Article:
The company is showing off dedicated smart pads that pair with a phone or tablet to bring card games to life. Imagine a game like Hearthstone, for instance, but with physical cards that you buy in store. Or the physical and digital versions of Pokémon Trading Card Game fused together.
When a user places a card on one of the pads, it's identified using an NFC-like wireless technology. The pad then sends the card's exact position to the phone or tablet using Bluetooth. Once the card is in the game, the pad is able to detect movement -- if you slide a card to another position, for example. The cards will be both readable and writable, meaning in-game status changes can be saved. Depending on the game, players will also be able to "grow" a character, with stats stored on the card.
Sony announced Project Field today as part of a broader push to get PlayStation games onto mobile phones, and says it has "multiple" projects planned for the platform. The first title to be announced is based on Yokai Watch, the hugely popular Level-5 RPG.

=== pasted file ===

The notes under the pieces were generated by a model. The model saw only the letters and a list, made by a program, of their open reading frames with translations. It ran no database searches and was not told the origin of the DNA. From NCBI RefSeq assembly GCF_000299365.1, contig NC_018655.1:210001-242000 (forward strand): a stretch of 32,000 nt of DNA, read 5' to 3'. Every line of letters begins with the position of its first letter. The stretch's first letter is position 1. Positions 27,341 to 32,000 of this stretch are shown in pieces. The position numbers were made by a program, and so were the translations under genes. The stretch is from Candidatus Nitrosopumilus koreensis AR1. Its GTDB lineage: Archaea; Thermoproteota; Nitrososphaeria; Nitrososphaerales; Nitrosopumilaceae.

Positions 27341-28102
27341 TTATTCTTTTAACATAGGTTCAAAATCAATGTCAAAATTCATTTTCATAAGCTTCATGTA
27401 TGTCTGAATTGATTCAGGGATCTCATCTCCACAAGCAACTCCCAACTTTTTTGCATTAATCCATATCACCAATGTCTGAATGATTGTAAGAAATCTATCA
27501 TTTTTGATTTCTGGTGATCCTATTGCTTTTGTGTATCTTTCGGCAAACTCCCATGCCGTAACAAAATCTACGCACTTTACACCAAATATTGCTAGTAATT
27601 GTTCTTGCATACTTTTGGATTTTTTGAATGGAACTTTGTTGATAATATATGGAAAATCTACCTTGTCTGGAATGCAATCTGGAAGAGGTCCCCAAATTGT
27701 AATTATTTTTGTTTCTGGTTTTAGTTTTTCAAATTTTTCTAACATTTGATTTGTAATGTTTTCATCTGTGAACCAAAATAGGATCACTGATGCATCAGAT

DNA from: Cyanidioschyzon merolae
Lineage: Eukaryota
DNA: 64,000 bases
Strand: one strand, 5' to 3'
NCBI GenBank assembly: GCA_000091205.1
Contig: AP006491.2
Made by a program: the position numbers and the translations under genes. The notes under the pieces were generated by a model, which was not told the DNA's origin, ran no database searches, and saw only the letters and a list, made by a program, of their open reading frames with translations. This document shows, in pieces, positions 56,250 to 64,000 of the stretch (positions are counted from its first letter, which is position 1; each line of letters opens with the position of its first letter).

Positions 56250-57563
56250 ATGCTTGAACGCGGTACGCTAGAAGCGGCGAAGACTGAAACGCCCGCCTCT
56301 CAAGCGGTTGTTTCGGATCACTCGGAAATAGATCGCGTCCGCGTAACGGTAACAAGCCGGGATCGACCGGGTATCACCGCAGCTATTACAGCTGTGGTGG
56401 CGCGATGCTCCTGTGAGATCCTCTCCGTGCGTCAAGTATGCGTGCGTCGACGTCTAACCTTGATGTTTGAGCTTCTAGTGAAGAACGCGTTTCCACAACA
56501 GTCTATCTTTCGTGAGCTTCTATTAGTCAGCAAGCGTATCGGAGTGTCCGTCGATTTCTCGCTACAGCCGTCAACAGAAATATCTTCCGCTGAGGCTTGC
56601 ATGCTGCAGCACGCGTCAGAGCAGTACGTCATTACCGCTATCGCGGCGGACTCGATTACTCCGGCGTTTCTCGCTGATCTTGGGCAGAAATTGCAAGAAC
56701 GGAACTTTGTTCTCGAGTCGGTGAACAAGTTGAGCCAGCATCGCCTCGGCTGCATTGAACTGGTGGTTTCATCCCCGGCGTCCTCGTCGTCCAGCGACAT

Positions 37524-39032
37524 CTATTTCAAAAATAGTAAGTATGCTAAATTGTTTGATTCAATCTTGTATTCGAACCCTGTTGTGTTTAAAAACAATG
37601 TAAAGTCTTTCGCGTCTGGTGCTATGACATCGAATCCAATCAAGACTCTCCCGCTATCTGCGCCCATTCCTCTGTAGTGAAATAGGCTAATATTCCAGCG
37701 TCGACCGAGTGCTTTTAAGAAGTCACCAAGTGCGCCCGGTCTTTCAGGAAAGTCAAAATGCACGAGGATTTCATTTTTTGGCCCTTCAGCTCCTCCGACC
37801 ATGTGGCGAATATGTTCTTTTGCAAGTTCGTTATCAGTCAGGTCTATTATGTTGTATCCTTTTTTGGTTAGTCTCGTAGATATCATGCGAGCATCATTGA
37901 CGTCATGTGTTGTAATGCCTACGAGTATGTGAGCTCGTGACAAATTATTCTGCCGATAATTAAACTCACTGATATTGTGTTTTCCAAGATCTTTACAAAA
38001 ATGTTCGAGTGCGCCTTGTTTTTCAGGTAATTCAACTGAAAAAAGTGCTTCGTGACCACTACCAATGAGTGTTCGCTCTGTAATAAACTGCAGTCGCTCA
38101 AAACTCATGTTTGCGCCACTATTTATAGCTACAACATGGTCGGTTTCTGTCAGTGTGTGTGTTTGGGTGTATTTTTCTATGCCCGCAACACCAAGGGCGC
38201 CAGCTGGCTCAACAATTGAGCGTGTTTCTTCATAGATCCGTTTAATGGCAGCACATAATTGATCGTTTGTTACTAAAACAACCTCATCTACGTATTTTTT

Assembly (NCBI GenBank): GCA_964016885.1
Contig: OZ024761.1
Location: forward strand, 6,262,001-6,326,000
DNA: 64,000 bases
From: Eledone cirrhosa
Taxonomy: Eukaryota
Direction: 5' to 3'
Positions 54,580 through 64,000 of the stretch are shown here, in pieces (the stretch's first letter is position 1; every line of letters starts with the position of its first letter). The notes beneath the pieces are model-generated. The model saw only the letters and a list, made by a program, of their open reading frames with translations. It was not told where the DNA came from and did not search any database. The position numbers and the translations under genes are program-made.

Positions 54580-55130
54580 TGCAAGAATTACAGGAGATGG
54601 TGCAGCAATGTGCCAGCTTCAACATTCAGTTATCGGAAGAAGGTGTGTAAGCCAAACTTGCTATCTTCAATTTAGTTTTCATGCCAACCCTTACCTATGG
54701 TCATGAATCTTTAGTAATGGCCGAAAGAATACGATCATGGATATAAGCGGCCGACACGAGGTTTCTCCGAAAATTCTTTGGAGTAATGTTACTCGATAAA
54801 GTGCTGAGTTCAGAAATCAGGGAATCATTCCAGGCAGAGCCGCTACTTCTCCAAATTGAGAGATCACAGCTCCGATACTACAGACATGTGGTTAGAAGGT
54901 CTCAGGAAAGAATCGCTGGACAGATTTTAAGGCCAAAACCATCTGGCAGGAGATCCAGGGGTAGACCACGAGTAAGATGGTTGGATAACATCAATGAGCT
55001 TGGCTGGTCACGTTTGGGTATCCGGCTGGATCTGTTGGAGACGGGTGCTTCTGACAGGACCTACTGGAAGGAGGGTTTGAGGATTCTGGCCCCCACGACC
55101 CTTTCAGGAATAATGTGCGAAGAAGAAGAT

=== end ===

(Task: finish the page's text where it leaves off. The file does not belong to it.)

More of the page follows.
This isn't a drastically new idea -- Sengoku Taisen, Kantai Collection and other Japanese arcade games already blend collectible cards with video games. Nintendo's Amiibo cards for Animal Crossing also have built-in NFC chips. Where Project Field differs is in portability, and potential reach. If the pads are sold at a reasonable rate, players will be able to get an arcade experience anywhere they can bring a tablet.
While Project Field is only slated for release in Japan, the worldwide appeal of Skylanders and Amiibo means an international release doesn't seem impossible.